PUMA reduces carbon paw print

Sport Business News

After more than 10 years of successful implementation of its social and environmental standards (puma.safe) and the introduction of its company initiative PUMAVision in 2009, Sportlifestyle company PUMA has launched the next pivotal phase of its ambitious long–term sustainability programme.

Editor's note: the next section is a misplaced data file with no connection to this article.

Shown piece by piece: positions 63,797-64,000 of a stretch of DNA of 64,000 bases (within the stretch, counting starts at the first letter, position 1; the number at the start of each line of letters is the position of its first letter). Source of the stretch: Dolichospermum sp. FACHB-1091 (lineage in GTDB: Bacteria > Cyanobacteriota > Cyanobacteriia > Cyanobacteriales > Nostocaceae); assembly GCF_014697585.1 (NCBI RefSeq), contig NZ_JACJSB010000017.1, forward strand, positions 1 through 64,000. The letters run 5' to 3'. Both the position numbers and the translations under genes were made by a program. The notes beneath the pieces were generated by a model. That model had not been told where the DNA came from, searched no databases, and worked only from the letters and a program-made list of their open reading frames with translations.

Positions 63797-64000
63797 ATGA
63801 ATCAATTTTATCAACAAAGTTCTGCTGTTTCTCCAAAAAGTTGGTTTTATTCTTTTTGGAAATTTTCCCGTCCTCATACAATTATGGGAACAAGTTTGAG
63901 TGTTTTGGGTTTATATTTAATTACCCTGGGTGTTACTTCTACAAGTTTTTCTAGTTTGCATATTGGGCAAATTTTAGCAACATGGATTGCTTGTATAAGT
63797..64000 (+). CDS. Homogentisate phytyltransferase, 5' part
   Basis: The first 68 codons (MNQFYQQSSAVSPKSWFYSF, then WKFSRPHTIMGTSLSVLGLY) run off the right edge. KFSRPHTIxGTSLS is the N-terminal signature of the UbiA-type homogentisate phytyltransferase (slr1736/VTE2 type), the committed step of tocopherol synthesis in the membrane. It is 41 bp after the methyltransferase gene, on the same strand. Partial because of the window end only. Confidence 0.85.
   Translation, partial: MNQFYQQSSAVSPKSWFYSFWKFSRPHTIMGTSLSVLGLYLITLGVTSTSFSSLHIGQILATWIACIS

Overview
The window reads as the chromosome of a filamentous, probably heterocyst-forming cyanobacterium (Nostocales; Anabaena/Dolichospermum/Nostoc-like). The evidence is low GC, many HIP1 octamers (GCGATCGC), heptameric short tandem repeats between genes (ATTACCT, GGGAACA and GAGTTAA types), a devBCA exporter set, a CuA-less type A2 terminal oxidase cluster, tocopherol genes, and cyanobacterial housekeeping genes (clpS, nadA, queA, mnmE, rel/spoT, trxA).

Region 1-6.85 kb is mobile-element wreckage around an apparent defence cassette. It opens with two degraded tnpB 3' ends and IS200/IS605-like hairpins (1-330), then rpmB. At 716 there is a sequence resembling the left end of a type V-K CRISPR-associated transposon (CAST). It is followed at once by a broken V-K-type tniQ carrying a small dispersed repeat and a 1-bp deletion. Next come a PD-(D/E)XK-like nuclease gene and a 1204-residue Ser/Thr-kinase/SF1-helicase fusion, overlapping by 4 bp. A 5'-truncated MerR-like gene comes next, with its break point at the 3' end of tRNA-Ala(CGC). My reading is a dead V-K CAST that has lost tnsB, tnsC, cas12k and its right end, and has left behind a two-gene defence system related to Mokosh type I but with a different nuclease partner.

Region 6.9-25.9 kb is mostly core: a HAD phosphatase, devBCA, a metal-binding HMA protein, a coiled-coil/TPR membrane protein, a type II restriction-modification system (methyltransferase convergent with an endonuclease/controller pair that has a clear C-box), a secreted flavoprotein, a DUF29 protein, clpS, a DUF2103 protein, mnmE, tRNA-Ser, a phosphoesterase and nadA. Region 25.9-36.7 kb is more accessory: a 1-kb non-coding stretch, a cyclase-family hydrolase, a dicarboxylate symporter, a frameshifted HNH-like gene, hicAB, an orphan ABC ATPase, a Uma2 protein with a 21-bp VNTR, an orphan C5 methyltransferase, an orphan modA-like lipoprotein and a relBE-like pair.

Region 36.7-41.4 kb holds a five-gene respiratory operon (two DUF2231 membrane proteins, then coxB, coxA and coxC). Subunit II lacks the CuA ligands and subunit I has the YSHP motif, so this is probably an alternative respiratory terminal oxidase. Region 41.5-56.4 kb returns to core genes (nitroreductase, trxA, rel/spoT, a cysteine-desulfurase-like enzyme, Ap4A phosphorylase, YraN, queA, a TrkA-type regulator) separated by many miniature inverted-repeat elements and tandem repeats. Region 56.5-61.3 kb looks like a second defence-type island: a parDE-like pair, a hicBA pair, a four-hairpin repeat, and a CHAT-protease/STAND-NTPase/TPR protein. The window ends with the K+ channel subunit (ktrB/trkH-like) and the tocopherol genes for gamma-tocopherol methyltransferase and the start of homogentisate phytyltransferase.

PUMA's latest sustainability plans were unveiled at the United Nations conference 'The Business for the Environment Summit' in Seoul, Korea on 22 – 23 April, 2010. By introducing its cutting–edge sustainable packaging and distribution system by industrial designer Yves Behar, PUMA aims to set new standards within the Sportlifestyle retail industry. The new innovative solution will significantly reduce the amount of waste and CO2 emissions that traditional product packaging such as shoe–boxes and apparel polyethylene bags generate and underpins PUMA's target of reducing carbon, energy, water, and waste by 25%, and developing 50% of its international product collections in footwear, apparel and accessories according to best practice sustainability standards by 2015. PUMA has been collecting E–KPIs (environmental key performance indicators) from all its offices and stores worldwide for the last five years and identified several key areas that need to be dealt with in order to further reduce PUMA's 'paw print'. To address these issues, PUMA is launching its next phase of puma. safe initiatives in the company's long–term sustainability programme laying out ambitious targets to be achieved by 2015. The major objectives PUMA has set out to achieve in this period include: 25% reduction of CO2, energy, water and waste in PUMA offices, stores, warehouses and direct supplier factories. Paperless office policy through a 75% reduction and offsetting initiatives for the remaining paper usage such as tree planting initiatives. 25% CO2 reduction through more efficient product transport solutions by our logistic partners. Begin collaborating with our strategic suppliers and logistic service providers to offset their own footprints in the long–term. Introduction of the PUMA Sustainability–Index (S–Index) standard that serves as a benchmark for sustainable products and communicates the products' sustainable features to consumers. 50% of PUMA's international collections will be manufactured according to the PUMA S–Index standard by 2015, using sustainable materials such as organic cotton, Cotton Made in Africa or recycled polyester as well as applying best practice production processes. To monitor these objectives PUMA is also establishing an external Advisory Board of experts in sustainability to consult on PUMA's mission and audit PUMA's sustainability programme. " For a long time our mission has been to become the most desirable Sportlifestyle company. With this next phase of our sustainability programme we have evolved our mission to be the most desirable and sustainable Sportlifestyle company in the world, " said Jochen Zeitz, chairman and CEO of PUMA. " Through PUMAVision and our puma. safe programme we have already started to reduce our carbon emissions, curtail wasteful transportation, recycle and reuse available materials, use water sparingly and become paperless. " Through PUMAVision, the company's vision of a better world, initiatives fall under the three pillars of puma. safe, puma. peace, and puma. creative to drive the company to cleaner, greener, safer and more sustainable systems and practices contributing to peace as well as promoting creativity and the arts. Under the puma. safe programme, PUMA's ultimate objective is to give back to the environment what it has taken. PUMA's longstanding work and efforts to improve social, labour and environmental standards throughout its operations date back to 1999. From that time, the company has continuously incorporated environmentally–friendly practices to reduce its impact on the planet and realised several successful large–scale initiatives such as sourcing of raw materials through the 'Cotton made in Africa' campaign to building the capacity of its suppliers as well as the opening of the industry's first carbon neutral head office – the PUMAVision Headquarters in Herzogenaurach, Germany in 2009 after joining the UN Climate Neutral Network. The next milestone in PUMA's mission to be the most desirable and sustainable Sportlifestyle company in the world is the introduction of an innovative packaging and distribution system for PUMA products that will reduce the paper used for shoeboxes by 65% and carbon emissions by 10 tons per year – the remaining packaging materials used will be fully sustainable by 2015. PUMA partnered with designer Yves Behar, of San Francisco based fuseproject, to rethink the way the millions of pairs of shoes that it sells each year are packaged – less packaging means fewer raw materials, less use of water and energy to produce, and less weight to ship and to be disposed of. Behar designed a 'Clever Little Bag' to replace the cardboard shoebox with a re–usable shoe bag, that protects each pair of shoes from damage from the point it leaves the factory until the consumer takes it home–thus generating savings on the production side due to less material used, reducing weight during transport and eliminating the need for extra plastic carrier bags. As a result of the 65% paper reduction through the 'Clever Little Bag' concept PUMA will reduce water, energy and diesel consumption on the manufacturing level by more than 60% per year. In other words: approximately 8, 500 tons less paper will be consumed, 20 Megajoules of electricity saved, 1m litres less of fuel oil used and 1m litres of water saved. During transport 500, 000 litres of diesel is saved and lastly, due to the replacement of traditional shopping bags with the lighter built–in bag the difference in weight can save up to 275 tons of plastic. " I was excited to partner with PUMA and contribute to such a game changing project, " said Yves Behar. " PUMA's initiative to look closely at one of the most challenging issues facing the retail industry in regards to sustainability and environmental harm was inspirational. In changing the packaging and distribution life cycle from the ground up, we hope our new design and comprehensive solution encourages other retail companies to follow suit. " PUMA's apparel collections will be bagged using sustainable material, replacing traditional polyethylene bags. This means that 720 tons of polyethylene bags can be avoided per year, which equals a saving of 29m plastic bags – enough to cover an area the size of 1, 000 football pitches. Furthermore, PUMA T–shirts will be folded one more time to reduce the packaging size and thus saving CO2 emissions and costs during transport. By switching out current plastic and paper shopping bags in PUMA stores and replacing them with sustainable biodegradable bags the sportlifestyle company is looking to save another 192 tons of plastic and 293 tons of paper annually. The roll out of the new packaging and distribution system is planned as of the second half of 2011. PUMA's long–term sustainability programme, however, will not stop with the accomplishment of the ambitions outlined above. The company takes responsibility to further reduce harm, working towards closed–loop systems and recycling programs. PUMA will continue to find innovative solutions that no longer deplete resources and will offset its 'paw print' where further mitigation is not possible.